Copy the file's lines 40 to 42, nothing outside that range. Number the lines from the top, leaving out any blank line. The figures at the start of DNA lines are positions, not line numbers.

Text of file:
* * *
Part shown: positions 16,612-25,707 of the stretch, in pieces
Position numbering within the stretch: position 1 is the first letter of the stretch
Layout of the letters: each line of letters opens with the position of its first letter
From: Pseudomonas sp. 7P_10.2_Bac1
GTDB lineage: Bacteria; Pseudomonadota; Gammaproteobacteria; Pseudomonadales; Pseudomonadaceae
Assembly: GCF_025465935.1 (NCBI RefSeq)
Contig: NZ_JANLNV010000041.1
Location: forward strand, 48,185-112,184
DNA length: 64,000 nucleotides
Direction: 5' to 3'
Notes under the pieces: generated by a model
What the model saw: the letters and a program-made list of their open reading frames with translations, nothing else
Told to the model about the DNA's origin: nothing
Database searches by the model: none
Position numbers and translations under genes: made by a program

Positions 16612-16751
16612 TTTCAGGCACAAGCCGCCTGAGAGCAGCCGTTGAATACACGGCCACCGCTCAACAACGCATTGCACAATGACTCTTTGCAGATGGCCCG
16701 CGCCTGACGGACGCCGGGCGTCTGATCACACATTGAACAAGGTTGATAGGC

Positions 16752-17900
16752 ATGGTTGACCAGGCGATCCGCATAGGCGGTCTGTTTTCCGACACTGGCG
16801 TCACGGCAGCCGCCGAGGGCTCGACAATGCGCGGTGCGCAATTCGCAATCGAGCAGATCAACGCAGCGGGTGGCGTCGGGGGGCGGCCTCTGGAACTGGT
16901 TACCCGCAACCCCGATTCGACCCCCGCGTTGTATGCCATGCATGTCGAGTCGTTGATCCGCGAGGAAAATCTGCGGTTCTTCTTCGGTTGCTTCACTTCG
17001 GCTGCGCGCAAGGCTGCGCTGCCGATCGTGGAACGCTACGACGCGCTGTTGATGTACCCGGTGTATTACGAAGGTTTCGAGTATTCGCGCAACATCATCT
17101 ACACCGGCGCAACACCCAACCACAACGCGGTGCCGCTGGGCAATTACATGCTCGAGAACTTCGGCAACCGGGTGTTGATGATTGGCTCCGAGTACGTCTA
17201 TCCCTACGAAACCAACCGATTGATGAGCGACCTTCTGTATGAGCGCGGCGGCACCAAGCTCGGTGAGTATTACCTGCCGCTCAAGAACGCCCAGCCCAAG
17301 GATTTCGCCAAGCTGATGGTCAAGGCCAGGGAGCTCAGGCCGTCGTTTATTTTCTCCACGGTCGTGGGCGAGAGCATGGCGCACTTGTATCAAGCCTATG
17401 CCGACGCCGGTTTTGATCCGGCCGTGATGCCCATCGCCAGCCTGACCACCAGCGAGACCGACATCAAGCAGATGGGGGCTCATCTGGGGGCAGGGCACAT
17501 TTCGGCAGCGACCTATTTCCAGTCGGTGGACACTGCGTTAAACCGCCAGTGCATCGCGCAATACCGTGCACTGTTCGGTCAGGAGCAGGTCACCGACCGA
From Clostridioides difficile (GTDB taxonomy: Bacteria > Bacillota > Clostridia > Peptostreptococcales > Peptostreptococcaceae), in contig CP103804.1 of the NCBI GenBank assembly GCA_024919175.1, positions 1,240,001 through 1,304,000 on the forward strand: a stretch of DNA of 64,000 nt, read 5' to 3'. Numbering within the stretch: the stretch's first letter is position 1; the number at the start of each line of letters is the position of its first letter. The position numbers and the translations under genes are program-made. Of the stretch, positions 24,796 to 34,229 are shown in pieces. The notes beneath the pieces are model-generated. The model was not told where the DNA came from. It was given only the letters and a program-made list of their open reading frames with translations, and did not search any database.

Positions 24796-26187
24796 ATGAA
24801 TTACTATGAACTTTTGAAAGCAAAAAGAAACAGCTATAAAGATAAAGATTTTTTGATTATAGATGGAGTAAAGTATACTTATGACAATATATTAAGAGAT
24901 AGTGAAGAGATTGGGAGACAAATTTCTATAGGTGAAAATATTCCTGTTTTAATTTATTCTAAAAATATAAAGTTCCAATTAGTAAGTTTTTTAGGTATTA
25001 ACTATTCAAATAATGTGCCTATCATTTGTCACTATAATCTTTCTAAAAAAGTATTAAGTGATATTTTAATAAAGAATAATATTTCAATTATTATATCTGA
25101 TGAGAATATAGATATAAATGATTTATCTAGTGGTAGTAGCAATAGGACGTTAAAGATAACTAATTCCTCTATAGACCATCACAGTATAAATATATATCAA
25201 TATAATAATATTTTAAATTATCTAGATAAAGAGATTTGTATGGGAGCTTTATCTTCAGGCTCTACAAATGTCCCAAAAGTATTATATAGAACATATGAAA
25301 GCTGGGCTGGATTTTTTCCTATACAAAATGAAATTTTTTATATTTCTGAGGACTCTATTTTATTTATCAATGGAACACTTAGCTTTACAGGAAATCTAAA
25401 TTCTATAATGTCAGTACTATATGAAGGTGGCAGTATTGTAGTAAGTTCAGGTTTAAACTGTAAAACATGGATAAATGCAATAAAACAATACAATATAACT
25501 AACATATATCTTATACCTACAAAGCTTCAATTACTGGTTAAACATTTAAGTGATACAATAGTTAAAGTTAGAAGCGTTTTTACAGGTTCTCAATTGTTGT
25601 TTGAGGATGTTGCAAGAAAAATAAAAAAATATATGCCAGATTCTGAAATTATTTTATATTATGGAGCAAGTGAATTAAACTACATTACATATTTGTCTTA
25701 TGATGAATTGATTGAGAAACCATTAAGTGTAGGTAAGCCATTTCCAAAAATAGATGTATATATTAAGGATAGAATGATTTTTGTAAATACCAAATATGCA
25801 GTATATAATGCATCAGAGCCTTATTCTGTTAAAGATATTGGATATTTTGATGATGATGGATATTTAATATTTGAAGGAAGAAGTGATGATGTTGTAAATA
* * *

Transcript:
25601 TTGAGGATGTTGCAAGAAAAATAAAAAAATATATGCCAGATTCTGAAATTATTTTATATTATGGAGCAAGTGAATTAAACTACATTACATATTTGTCTTA
25701 TGATGAATTGATTGAGAAACCATTAAGTGTAGGTAAGCCATTTCCAAAAATAGATGTATATATTAAGGATAGAATGATTTTTGTAAATACCAAATATGCA
25801 GTATATAATGCATCAGAGCCTTATTCTGTTAAAGATATTGGATATTTTGATGATGATGGATATTTAATATTTGAAGGAAGAAGTGATGATGTTGTAAATA